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More human deaths likely in encounters with elephants in Odisha, warn experts

On the rise: Data from the Wildlife Society of Odisha show a spike in human-elephant encounters in the last three years. File photo.

On the rise: Data from the Wildlife Society of Odisha show a spike in human-elephant encounters in the last three years. File photo.

Human-elephant encounters are likely to result in more human deaths with jumbos increasingly entering villages in search of food, warn wildlife experts. Experts on Thursday expressed concerns about the situation in Odisha, where 750 human casualties have been recorded in such encounters over the past eight years.

“In the last six weeks, human-elephant conflict has been raging in all elephant-bearing districts with more elephants entering villages in search of food. We could probably see more human casualties in 2021-22 than in 2020-21, when 106 human deaths and 119 injuries were recorded,” said Biswajit Mohanty, secretary, Wildlife Society of Odisha (WSO).

He said the highest human casualties were recorded in 2019-20, when 115 persons had died as marauding elephants killed them. The figures reveal a spike in conflict in the last three years.

According to statistics put out by WSO, of the 97 human deaths so far this year, Sundargarh district has recorded the most deaths (21), followed by Keonjhar (12).

“Due to uncontrolled mining activity, stressed elephants are angry and enter villages in search of food, killing locals in the process. Every mining proposal in dense forests that house elephant habitats and feeding grounds, has been cleared by the forest department,” Mr. Mohanty said. “Dhenkanal, which has a high number of black-stone and laterite stone quarries, recorded 11 human deaths followed by Angul (10), where coal mining expansion in elephant forests and large steel industries has led to a jump in attacks,” he said.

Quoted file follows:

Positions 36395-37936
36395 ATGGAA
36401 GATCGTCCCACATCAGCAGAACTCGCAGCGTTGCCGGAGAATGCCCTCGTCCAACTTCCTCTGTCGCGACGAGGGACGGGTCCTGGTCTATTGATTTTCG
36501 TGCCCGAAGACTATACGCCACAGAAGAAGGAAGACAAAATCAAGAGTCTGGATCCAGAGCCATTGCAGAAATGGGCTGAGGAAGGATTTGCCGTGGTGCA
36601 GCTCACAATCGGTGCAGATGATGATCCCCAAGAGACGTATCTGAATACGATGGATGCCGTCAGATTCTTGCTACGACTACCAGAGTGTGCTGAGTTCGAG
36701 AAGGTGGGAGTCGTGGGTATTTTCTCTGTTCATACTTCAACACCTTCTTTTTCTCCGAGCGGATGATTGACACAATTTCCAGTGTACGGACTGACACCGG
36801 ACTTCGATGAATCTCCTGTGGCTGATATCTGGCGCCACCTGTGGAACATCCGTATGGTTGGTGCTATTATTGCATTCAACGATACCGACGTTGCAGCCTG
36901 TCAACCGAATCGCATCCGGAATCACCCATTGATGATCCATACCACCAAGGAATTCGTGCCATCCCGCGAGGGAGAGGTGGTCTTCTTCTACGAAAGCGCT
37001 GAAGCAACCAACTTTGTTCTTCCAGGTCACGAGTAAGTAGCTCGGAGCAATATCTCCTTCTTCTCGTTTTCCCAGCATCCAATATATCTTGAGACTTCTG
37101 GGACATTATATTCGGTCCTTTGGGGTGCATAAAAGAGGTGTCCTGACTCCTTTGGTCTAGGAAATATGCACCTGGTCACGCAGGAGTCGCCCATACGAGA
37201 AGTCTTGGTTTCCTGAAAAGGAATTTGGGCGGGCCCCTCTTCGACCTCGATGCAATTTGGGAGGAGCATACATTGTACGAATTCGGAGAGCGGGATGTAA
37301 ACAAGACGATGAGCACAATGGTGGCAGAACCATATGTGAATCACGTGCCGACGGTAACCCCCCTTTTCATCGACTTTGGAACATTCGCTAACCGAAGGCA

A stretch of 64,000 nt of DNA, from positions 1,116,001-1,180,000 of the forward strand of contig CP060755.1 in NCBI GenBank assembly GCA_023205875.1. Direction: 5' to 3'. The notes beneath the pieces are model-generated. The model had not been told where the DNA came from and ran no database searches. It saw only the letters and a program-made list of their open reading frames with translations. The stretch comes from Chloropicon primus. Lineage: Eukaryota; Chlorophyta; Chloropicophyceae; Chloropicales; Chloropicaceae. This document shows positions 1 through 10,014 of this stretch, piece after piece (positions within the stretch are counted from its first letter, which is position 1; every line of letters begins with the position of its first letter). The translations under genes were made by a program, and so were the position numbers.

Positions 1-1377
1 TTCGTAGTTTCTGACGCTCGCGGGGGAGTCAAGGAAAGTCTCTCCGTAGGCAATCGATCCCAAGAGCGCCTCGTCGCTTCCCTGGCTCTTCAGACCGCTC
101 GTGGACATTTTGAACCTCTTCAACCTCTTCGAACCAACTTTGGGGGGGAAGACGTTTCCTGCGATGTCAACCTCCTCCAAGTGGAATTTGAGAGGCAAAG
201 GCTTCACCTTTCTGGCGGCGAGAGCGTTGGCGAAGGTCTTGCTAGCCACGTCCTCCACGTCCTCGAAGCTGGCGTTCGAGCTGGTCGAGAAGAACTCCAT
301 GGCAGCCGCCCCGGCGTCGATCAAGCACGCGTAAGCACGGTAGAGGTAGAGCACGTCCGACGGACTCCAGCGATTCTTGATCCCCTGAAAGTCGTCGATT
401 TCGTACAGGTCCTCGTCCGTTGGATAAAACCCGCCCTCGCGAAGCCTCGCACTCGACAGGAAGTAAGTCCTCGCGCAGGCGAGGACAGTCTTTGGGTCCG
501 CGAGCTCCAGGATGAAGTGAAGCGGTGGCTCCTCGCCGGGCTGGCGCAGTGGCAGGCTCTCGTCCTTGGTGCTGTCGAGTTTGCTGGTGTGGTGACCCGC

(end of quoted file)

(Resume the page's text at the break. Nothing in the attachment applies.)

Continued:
‘Highest toll in country’

Ranjit Patnaik, a wildlife researcher, said, “In the last three years, we have witnessed approximately one human-elephant encounter every two days and a human casualty every three days. Such a high number of human casualties, at such a frequency, had never been recorded in the past. It’s probably one of the highest in the country.”

The WSO said in most cases, nearly 60% of the time, the encounters are with tuskers. “There are particular tuskers who are aggressive and make many kills. It is possible to prevent those confrontations if these tuskers are identified and continuously tracked by expert trackers,” Mr. Mohanty said.

Experts, however, alleged that tracking was not being done as most trackers were actually deployed on other duties. It has been found that nearly 25% of human casualties happened when the walls of huts they were living in were toppled by elephants to raid paddy and liquor.

“A massive door-to-door campaign needs to be launched by the forest department to make people aware about the dangers of storing foodgrains and liquor in bedrooms,” the experts suggested.

“While the human casualties have been very high, the elephant deaths since 2014-15 have been equally high. As many as 611 elephants have died during the period April 2014 to January 18,” the WSO said, adding that 191 jumbos died unnatural deaths.


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Printable version | May 23, 2022 1:59:11 am | https://www.thehindu.com/news/national/other-states/more-human-deaths-likely-in-encounters-with-elephants-in-odisha-warn-experts/article38301930.ece